The Safest Way to Store Peeled Garlic Cloves Without Olive Oil

To avoid botulism, don't store your peeled garlic cloves in olive oil.
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The taste of fresh garlic flavors foods in a way that jarred garlic can't begin to match. Unpeeled garlic stores in a cool, dark, dry, well-ventilated location for three to five months, per the University of California, Davis (UC Davis), but peeled garlic cloves will spoil faster.

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However, olive oil doesn't make a good storage liquid for peeled garlic. When left at room temperature or in the refrigerator for too long, garlic in olive oil provides a perfect breeding ground for bacteria that cause botulism.

Fortunately, you have alternatives for safe garlic storage. Here's the best way to store peeled garlic cloves without olive oil.

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Instead of storing peeled garlic cloves in olive oil — which can lead to botulism contamination — keep them either in vinegar at room temperature or in wine or wine vinegar in the refrigerator.

Risks of Storing Garlic in Olive Oil

Clostridium botulinum spores infect many foods, especially low-acid vegetables like garlic, per UC Davis. But because the bacteria need oxygen to reproduce, commercially packaged and sealed garlic in olive oil generally doesn't cause any problems.

But when you submerge peeled garlic cloves in oil, however, this allows the spores to reproduce, producing a toxin that doesn't change the look, smell or taste of the food. Refrigeration slows the growth of spores but won't stop it altogether. The longer you store the peeled cloves in the refrigerator, the higher the chance that the spores will grow.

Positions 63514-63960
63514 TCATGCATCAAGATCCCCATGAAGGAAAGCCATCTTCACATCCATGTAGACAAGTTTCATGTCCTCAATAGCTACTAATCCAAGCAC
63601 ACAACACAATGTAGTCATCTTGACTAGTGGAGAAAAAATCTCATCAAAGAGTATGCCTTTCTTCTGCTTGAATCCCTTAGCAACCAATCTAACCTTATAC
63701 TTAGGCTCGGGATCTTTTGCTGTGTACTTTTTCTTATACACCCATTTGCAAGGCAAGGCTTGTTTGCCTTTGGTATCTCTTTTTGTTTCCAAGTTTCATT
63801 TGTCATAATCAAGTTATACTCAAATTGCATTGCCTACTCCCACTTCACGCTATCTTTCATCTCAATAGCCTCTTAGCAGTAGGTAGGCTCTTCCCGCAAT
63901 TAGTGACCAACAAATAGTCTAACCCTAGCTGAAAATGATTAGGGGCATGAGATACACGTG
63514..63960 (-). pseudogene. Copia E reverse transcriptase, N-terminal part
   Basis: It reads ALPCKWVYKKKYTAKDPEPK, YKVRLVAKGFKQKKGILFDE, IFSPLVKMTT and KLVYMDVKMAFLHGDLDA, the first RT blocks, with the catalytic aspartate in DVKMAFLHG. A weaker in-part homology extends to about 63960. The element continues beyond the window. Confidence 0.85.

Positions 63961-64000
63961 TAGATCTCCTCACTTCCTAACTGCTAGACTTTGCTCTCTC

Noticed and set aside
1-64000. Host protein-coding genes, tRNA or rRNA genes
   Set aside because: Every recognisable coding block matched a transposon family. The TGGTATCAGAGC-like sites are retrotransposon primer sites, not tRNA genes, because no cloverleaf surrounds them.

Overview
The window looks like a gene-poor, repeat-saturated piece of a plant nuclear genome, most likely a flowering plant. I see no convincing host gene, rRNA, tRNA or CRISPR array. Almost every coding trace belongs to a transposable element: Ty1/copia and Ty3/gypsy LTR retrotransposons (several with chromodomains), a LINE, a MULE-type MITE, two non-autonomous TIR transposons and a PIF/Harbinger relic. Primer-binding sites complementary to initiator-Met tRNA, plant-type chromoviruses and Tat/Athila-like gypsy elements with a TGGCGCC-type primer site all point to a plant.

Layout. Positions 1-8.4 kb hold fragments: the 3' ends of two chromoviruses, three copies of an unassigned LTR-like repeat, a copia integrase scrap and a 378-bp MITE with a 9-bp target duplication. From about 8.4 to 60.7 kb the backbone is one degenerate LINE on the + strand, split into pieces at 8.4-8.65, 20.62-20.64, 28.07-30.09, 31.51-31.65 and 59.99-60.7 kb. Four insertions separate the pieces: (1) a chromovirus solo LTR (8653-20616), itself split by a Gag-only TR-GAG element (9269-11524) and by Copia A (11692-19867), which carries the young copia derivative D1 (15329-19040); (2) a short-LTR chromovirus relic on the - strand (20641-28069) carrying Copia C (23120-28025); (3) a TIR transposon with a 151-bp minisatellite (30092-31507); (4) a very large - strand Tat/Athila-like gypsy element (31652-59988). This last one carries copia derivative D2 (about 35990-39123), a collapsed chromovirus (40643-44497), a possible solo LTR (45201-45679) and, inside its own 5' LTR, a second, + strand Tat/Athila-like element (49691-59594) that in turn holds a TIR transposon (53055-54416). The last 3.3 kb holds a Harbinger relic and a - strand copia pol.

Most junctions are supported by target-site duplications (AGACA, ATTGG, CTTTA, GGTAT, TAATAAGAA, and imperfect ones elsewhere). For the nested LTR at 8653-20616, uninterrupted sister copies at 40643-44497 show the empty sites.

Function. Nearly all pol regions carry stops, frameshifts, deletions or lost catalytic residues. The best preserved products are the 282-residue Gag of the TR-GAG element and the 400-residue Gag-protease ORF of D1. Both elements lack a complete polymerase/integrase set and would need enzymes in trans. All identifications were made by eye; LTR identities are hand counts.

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Best Liquid for Storing Peeled Garlic

Store peeled garlic cloves in vinegar, wine or wine vinegar. You can safely store peeled garlic cloves in vinegar at room temperature; garlic in wine or a wine-vinegar mix requires refrigeration. Discard if you notice any mold or yeast growth on the garlic, according to Washington State University Extension.

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Refrigerating Peeled Cloves

You can safely store peeled garlic cloves by refrigerating in a clear, plastic container at temperatures of between 32 and 41 degrees Fahrenheit for up to two to three weeks, per UC Davis. Storage above these temperatures can cause the cloves to discolor or to develop roots or sprouts.

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Commercial Garlic in Oil

You might wonder how commercial manufacturers produce garlic cloves in oil without increasing the risk of botulism. The answer lies in the preservatives they add to acidify their products such as citric or phosphorus acid, per UC Davis.

It's difficult if not impossible to acidify garlic at home. Follow manufacturers direction for safe storage of these products. Don't purchase or use homemade garlic in olive oil, even if sold in specialty stores.

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